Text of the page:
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There is a fine line to walk as an indie dramedy, and HappyThankYouMorePlease seems to walk right up to the line and then raise its eyebrow. On the optimistic front, Neil really loved it when he saw it at Sundance last year and talked it up as the natural next step in the evolution of romantic comedies signified by 500 Days of Summer. The comparison seems obvious even from just the trailer, but Josh Radnor (of How I Met Your Mother) seems to want to juggle more than one relationship here with his writing/directing/starring debut. Check out the trailer for yourself:

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In My Sleep

Here’s an exclusive look at an interesting film currently making the rounds on the festival circuit, gearing up for a limited release at the end of the month. It’s called In My Sleep, and it’s from first time director Allen Wolf.

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Kevin Carr takes a look at this week’s movie releases, including Cloudy with a Chance of Meatballs, The Informant! and Jennifer’s Body.

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The 2009 competition lineup for the Sundance Film Festival has been announced, and among the entries are some big names and some small ones, all of which are intriguing nonetheless.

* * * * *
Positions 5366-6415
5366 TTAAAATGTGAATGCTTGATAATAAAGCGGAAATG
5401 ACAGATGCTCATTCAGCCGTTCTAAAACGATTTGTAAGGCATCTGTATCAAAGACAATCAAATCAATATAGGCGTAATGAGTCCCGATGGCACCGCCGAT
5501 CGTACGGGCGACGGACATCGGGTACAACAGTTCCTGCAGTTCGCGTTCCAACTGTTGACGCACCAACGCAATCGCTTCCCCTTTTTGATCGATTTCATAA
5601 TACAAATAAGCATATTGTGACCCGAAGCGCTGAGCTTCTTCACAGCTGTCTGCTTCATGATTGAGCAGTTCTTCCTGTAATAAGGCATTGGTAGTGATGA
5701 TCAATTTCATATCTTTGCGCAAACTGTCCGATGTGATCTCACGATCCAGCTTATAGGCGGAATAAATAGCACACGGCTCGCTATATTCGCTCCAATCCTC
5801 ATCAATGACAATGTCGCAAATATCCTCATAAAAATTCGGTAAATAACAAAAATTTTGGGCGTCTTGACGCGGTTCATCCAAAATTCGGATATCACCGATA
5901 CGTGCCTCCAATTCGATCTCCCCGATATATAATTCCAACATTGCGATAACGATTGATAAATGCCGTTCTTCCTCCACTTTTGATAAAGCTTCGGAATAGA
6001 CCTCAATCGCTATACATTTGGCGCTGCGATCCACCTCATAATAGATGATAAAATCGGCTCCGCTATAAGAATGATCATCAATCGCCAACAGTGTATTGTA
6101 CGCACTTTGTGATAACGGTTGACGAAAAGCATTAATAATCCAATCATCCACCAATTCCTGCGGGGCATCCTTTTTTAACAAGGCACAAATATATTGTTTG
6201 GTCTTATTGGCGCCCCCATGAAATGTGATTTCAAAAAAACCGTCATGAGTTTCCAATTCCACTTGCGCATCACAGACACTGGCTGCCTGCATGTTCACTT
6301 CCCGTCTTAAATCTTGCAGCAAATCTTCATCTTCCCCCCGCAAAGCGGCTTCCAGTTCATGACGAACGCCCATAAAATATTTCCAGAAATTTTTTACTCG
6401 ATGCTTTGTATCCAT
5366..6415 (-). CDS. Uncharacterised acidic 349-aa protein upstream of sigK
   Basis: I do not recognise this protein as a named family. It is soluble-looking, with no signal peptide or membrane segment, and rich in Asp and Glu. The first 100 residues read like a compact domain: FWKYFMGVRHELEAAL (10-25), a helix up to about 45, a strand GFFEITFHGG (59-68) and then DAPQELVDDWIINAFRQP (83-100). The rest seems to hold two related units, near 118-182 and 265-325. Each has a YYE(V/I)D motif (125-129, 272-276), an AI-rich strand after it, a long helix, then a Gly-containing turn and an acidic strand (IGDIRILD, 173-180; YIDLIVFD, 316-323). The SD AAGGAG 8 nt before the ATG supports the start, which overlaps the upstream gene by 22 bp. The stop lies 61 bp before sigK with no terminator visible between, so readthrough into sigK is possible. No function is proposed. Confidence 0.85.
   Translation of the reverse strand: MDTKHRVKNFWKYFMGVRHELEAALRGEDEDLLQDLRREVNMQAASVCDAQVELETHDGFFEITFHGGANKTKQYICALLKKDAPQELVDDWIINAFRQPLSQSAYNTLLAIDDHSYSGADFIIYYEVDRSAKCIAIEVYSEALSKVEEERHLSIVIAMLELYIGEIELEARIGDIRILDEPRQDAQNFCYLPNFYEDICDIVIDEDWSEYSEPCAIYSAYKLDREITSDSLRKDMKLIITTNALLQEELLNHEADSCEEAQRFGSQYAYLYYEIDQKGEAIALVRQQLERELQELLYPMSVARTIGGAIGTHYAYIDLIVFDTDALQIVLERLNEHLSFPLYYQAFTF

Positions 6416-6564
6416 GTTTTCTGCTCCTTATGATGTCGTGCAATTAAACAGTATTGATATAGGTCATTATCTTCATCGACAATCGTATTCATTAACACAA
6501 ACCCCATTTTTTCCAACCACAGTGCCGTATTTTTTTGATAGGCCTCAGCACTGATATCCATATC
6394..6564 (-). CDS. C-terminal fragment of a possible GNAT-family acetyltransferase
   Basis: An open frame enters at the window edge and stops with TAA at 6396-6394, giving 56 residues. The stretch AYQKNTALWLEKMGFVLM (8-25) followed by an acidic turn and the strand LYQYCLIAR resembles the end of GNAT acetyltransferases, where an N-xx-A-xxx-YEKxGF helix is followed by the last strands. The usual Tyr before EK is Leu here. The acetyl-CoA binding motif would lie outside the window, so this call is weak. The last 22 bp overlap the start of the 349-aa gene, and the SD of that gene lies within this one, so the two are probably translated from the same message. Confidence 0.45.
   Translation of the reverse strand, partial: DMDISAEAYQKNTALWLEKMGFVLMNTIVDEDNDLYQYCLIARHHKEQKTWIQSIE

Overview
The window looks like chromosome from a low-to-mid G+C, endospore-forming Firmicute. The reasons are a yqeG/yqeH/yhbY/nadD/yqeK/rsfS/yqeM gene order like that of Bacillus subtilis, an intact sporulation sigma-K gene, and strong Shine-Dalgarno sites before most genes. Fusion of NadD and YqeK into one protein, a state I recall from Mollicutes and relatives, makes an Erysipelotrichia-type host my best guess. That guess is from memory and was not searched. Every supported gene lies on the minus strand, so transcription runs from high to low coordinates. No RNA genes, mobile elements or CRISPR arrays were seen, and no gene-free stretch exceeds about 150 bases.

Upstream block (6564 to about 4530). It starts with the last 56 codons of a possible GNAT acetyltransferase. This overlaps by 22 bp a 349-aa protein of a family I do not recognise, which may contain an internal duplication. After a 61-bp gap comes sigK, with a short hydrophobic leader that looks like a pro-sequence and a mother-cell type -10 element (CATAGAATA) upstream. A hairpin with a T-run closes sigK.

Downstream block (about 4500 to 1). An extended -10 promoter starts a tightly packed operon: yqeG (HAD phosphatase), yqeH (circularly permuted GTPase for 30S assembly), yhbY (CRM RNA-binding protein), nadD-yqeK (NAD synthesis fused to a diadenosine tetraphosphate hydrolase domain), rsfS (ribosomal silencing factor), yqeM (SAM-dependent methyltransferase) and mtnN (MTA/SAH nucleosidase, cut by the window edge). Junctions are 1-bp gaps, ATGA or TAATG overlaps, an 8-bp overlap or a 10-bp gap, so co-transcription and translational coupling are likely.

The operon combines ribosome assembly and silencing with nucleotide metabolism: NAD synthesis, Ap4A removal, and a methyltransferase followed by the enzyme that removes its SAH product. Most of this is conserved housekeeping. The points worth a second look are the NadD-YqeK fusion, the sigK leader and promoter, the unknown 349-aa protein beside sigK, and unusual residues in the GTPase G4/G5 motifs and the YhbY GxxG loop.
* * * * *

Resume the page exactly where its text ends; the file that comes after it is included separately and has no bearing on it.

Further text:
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It was just last week that we were talking about how we are glad to see the whole Jill storyline end, and it was also wonderfully comforting to see Chuck back in his old, spy skill-free ways. And it appears that this trend is going to continue…

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Completely aware of how lazy I am for missing two weeks of Chuck recaps, I return with a big, geekirific update on all things Chuck — including the show’s ever growing bank full of geek cred.

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Chuck Versus The Ex

Chuck’s former flame shows up in the form of Jordana Brewster, who brings with her a crazy biochemical weapon to town, forcing Chuck to fight both old feelings and terrorism at the same time.

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The Proper Care & Feeding of an American Messiah

From the elongated name to its Sahara-dry wit, An American Messiah is indie all around the edges. It borrows from the awkward-stare classroom of comedy that Christopher Guest perfected and Michael Scott made new again, but director Christopher Hansen and company have chosen to focus on The Almighty. Sort of.

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published: 12.22.2014
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published: 12.19.2014
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published: 12.18.2014